Part of: Diamond Lake Park

Diamond Lake is a small shallow water body surrounded by residential neighborhoods and parkland. The shallow 55 acre lake and surrounding wetlands and wooded areas provide habitat for a variety of aquatic creatures and waterfowl. Diamond Lake has great birding opportunities all year round, and can be accessed by canoe, snowshoe, or from the shoreline trail.  The Diamond Lake Management Plan was adopted by the Board of Commissioners in 2009. The plan identifies goals and priorities, and guides citizen and MPRB action and engagement pertaining to water resource management of the lake, land and surrounding community. Diamond does not have a swimming beach and was therefore not scored for public health.

Lake Aesthetic and User Recreation Index (LAURI)

The Lake Aesthetic and User Recreation Index (LAURI) was designed to give recreational users a source of information about conditions affecting their use of city lakes.  The goal is to have an accurate, science based and easily understandable recreational indicator for the public.  The  LAURI has five indices:

Public Health Index (E. coli measured at public swimming beaches)

The score for each lake is based on the geometric mean number of Escherichia coli (E. coli) collected by the beach monitoring program (Table 1-1).  Lakes with more than one beach were averaged together.  EPA and Minnesota guidelines state that beaches should not exceed a geometric mean of 126 organisms per 100 mL during a 30-day time period.  Lower numbers of organisms indicate less risk of illnesses for lake users.

Table 1-1.  Scoring for the public health portion of LAURI.

E. coli, (CFU/100mL)* Score
<2 (ND) 10
2-10 9
11-20 8
21-35 7
36-50 6
51-65 5
66-80 4
81-100 3
101-125 2
>126 1













* The value used is the running geometric mean for the year, averaged for all the beaches on a lake.

Water Quality Index (water clarity/Secchi depth)

Water clarity is a good integrator of various parameters affecting the quality of a lake. The average Secchi transparency reading from all the data collected during the growing season is used. The lakes are separated into deep lakes and shallow lakes using criteria developed by the Minnesota Pollution Control Agency (MPCA). A shallow lake is defined as 80% littoral (< 15 feet deep). Bde Maka Ska, Cedar, Harriet, and Wirth are considered deep lakes. Loring, Isles, Hiawatha, Nokomis, and Powderhorn are considered shallow lakes. Greater secchi depth indicates clearer water.  LAURI scoring is shown below in Table 1-2.

Table 1-2.  Scoring for the water quality portion of LAURI.

Secchi Depth (m) Deep Lake Score Shallow Lake Score
0-0.5 1 2
0.6-1 2 4
1.1-1.5 3 6
1.6-2.0 4 8
2.1-2.5 5 10
2.6-3.0 6
3.1-3.5 7
3.6-4.0 8
4.1-4.5 9
>4.6 10

Habitat Quality (aquatic plant and fish diversity)

LAURI assessments of habitat quality are based on detailed Minneapolis Park and Recreation Board (MPRB) surveys and DNR fish sampling. Scoring is based on presence of aquatic plants, density of plants, and amount of coverage (Table 1-3). Lakes with more aquatic plants receive higher habitat quality index scores.  Points are also awarded for more diverse fish populations. Each fish score is based on the most recent available DNR fish survey done for a lake. The score from the aquatic plant and fish surveys are averaged for the LAURI.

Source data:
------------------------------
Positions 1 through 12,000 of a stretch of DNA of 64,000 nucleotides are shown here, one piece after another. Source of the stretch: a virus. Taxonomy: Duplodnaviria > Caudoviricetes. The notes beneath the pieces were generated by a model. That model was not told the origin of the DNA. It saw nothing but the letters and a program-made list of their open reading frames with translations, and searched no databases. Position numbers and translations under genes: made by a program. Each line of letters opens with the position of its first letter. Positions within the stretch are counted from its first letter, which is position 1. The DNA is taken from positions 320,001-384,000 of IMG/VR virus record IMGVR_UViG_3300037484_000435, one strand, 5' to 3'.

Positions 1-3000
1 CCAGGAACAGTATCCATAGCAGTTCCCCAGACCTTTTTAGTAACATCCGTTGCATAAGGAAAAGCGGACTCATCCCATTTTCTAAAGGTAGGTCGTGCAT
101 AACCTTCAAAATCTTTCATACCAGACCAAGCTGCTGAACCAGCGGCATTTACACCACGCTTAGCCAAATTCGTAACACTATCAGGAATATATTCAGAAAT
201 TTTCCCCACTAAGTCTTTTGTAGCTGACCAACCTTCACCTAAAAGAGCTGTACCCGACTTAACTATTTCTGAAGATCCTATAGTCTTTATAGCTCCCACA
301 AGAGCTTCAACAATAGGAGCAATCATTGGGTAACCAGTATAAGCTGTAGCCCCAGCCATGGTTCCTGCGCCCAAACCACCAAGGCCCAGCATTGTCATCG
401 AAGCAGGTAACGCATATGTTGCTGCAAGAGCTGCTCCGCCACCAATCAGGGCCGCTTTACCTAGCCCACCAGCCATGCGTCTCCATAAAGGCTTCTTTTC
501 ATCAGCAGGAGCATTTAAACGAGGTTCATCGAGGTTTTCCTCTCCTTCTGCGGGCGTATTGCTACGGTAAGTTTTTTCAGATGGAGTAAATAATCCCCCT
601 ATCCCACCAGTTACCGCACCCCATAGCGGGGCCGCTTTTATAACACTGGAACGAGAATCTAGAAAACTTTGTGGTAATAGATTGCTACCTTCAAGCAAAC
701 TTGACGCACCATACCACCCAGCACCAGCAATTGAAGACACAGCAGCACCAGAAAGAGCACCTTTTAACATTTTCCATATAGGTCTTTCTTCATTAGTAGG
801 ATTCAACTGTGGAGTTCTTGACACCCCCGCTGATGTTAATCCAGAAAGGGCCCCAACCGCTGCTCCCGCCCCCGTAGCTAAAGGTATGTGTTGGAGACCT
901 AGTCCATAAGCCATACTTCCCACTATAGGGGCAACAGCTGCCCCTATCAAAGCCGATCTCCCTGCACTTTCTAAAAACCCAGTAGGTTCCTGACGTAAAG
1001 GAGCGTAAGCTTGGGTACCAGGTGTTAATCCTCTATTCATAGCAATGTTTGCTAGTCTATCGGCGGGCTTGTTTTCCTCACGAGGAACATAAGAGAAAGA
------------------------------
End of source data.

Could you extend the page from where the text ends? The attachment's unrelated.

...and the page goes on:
Table 1-3. Scoring for the habitat portion of LAURI.

Score Density Score Coverage
>15 ft.
Score # Fish
0 0 Low 0 0-25 2 <=6 2
1-4 3 Low-Med 3 25-50 4 7-8 4
4-8 6 Medium 6 50-75 7 9-11 6
8-15 8 Med-High 8 75-100 10 12-14 8
>15 10 High 10 >=15 10

Recreational Access (availability and ease of public access)

The lakes are also scored for the quantity and quality of recreational access to the water. The recreational score considers the number of fishing docks, beaches, boat launches, intra lake connections, boat rentals, canoe racks and sail boat buoys, boardwalks, picnic areas and concessions at a lake, Table 1-4. While aquatic plants are a necessary part of a healthy lake ecosystem they can also interfere with recreational uses of the lake.  Lakes also receive points for invasive plant growth management.

Table 1-4. Scoring for the recreational access portion of LAURI.

Recreational Opportunities # RecOps at Site Total # RecOps +
Aquatic Plant Mgmt
Final Score
Fishing Dock 0 1
Beach 1 2
Boat Launches 2 3
Intra Lake Connection 3 4
Boat Rental 4 5
Boat Storage 5 6
Boardwalk 6 7
Picnic Area 7-8 8
Concessions 8-9 9
Aquatic Mgmt = yes (+4) >10 10
Aquatic Mgmt = no (+0)
Total # RecOps at site +
Aquatic Plant Mgmt

Aesthetic Considerations (color and odor of water, garbage and debris)

The lakes are scored for water color, odor, and debris based on an assessment done from shore, dock, or boat, Table 1-5.  Higher numbers indicate better aesthetics.  The scores are averaged over the season.  Aesthetics can be difficult to evaluate because they are qualitative and dependent on individual experience.

Table 1-5.  Scoring for the aesthetic portion of LAURI.

Color Score Odor Score Debris Score
Clear 10 None/Natural 10 None 10
Lt. Brown or
8 Musty-Faint 8 Natural 9
Bright Green 5 Musty-Strong 6 Foam 8
Milky White 4 Sewage/
5 Piles of Milfoil
2 Sewage/
2 Trash: Fixed
Gray/Black 0 Anaerobic/Septic 0 Trash: Floating
Many Dead Fish
Green Scum 2
Oil Film 1
Sewage Solids 0